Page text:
Meditation is a uniquely human ability which enables us to experience spiritual bliss. By directing our consciousness to the Absolute Truth, we become charmed. We fall in love with God. That “fall” leads upward to the strongest, and most spontaneous kind of meditation.
An ancient bhakti-yogi, Narada, tells how his meditation led to ecstatic love:
“After that, under the shadow of a banyan tree in a forest without any human habitation, I began to meditate upon the Supersoul situated within myself, using my intelligence as I learned by hearing from liberated souls.”
“With my mind transformed into transcendental love I began to meditate upon the lotus feet of God. Tears rolled down from my eyes, and immediately Krishna personally appeared on the lotus of my heart… every part of my body then became lucid, absorbed in the ocean of ecstasy.”
Reading about meditating in an uninhabited forest under a banyan tree can be hard to relate to. How can we meditate today in such a different environment? In order to rise above today’s challenging settings and meditate, it can help to leverage the power of attraction.
Attraction is a force of nature. When we’re attracted to the energy of the Absolute Truth without considering its source, the gravity of that attraction brings down an avalanche of material nature which covers our consciousness. This cascade is traced in Bhagavad-gita 2.62-63:
dhyayato vishayan pumsah sangas teshupajayate
sangat sanjayate kamah kamat krodho ‘bhijayate
krodhad bhavati sammohah sammohat smriti-vibhramah
smriti-bhramsad buddhi-naso buddhi-nasat pranasyati
While contemplating the objects of the senses, a person develops attachment for them, and from such attachment lust develops, and from lust anger arises.
From anger, complete delusion arises, and from delusion bewilderment of memory. When memory is bewildered, intelligence is lost, and when intelligence is lost one falls down again into the material pool.
Alternatively, if we become attracted to the Absolute Truth, or God, then instead of falling down, we fall in love and are lifted up. The Absolute Truth has a name, Krishna, which means “The all-attractive one”. Krishna explains how spiritual attraction also begins with contemplation:
vita-raga-bhaya-krodha man-maya mam upasritah
bahavo jnana-tapasa puta mad-bhavam agatah
Being freed from attachment, fear and anger, being fully absorbed in Me and taking refuge in Me, many, many persons in the past became purified by knowledge of Me—and thus they all attained transcendental love for Me.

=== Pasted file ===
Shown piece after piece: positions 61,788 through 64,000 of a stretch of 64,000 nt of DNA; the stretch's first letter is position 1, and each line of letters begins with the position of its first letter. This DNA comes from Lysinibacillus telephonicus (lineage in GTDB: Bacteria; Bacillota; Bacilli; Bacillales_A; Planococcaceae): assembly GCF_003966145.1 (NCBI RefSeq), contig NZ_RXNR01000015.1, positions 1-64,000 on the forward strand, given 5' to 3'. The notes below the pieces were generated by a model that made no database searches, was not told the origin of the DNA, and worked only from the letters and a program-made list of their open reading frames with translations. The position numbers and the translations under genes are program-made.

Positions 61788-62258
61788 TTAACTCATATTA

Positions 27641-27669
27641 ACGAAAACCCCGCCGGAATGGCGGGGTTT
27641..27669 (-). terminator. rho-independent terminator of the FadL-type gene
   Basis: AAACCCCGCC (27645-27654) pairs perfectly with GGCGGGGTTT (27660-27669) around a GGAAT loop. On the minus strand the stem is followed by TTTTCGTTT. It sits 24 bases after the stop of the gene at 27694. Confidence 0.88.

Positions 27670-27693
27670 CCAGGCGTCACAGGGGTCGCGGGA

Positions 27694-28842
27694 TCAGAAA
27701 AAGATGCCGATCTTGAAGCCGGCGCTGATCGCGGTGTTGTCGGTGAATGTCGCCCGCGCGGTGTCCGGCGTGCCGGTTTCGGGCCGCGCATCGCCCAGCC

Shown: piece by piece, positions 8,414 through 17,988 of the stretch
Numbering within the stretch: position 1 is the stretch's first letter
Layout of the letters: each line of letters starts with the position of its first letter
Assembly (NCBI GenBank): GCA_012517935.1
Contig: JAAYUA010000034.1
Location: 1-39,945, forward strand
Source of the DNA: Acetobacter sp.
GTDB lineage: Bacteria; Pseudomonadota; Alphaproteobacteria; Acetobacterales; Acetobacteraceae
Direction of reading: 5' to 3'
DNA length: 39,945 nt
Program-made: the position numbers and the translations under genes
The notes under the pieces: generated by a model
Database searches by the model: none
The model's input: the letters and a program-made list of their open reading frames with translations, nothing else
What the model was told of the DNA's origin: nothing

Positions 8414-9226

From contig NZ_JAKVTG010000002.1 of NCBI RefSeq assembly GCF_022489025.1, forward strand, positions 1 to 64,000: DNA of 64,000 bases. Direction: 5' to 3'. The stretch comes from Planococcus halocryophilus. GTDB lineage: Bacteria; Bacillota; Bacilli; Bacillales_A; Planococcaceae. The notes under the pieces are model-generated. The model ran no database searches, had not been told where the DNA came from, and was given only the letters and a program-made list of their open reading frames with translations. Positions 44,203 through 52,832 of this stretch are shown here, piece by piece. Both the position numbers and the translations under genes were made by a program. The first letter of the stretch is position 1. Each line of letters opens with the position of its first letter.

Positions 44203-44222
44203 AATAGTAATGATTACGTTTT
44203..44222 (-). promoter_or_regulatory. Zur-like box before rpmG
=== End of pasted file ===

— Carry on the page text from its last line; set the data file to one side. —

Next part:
Attraction then acts as a medium by which meditation becomes charged with bhakti.
Meditation is a common feature in all yoga paths. In karma-yoga, our work is sandwiched between meditation sessions. In jnana-yoga our knowledge is founded on experiencing the Absolute Truth through meditation, and in bhakti-yoga, our love produces constant meditation.
All yogas lead to bhakti, or approaching God through devotion. In brief, the reason there are different yoga paths is to attract souls from different backgrounds, and lead them to bhakti, which is the goal of all meditation. There is a logic unifying all yoga paths as outlined below:
- We souls are influenced by different modes of material nature.
- According to these modes, we experience different types of faith, knowledge and determination.
- The modes of nature produce karma, which in turn determines our environment.
- Other yoga paths are tailored for specific faiths, circumstances and times.
- Bhakti-yoga flows directly from the Absolute Truth to the soul, so it transcends the modes of nature.
- All yoga systems culminate in reviving our innate love of God, or bhakti.
Yoga and meditation aim at transcending the influence of the modes of nature, and realizing our spiritual potential for service to others. In Bhagavad-gita, Arjuna asks Krishna how one transcends the modes of nature, and what happens after that. Krishna replies in 14.26:
mam cha yo ‘vyabhicharena bhakti-yogena sevate
sa gunan samatityaitan brahma-bhuyaya kalpate
One who engages in full devotional service, unfailing in all circumstances, at once transcends the modes of material nature and thus comes to the level of the Absolute Truth.
This indicates that bhakti is the means for transcending the modes of nature. The word avyabhicharena, or unfailing, tells us that we need not rely on other yoga paths to do this. In fact we can’t rely on other paths. Bhakti is the only yoga path which transcends the modes.
How do practitioners of other yoga paths arrive at bhakti? The Absolute Truth, or God, personally reciprocates with our efforts in yoga through spiritual revelations. These revelations give transcendental knowledge of the Absolute Truth, the soul, spiritual and material energies:
etam vibhutim yogam cha mama yo vetti tattvatah
so ‘vikalpena yogena yujyate natra samsayah
One who is factually convinced of this opulence and mystic power of Mine engages in unalloyed devotional service; of this there is no doubt.
In the sixth chapter of Bhagavad-gita, Krishna describes the meditational yoga system in detail. In the final verse (47) of that chapter, the word bhajate is used to tell us that bhakti is the system’s ultimate goal:
yoginam api sarvesham mad-gatenantar-atmana
sraddhavan bhajate yo mam sa me yuktatamo matah
And of all yogis, the one with great faith who always abides in Me, thinks of Me within, and renders transcendental loving service to Me, is the most intimately united with Me in yoga and is the highest of all. That is My opinion.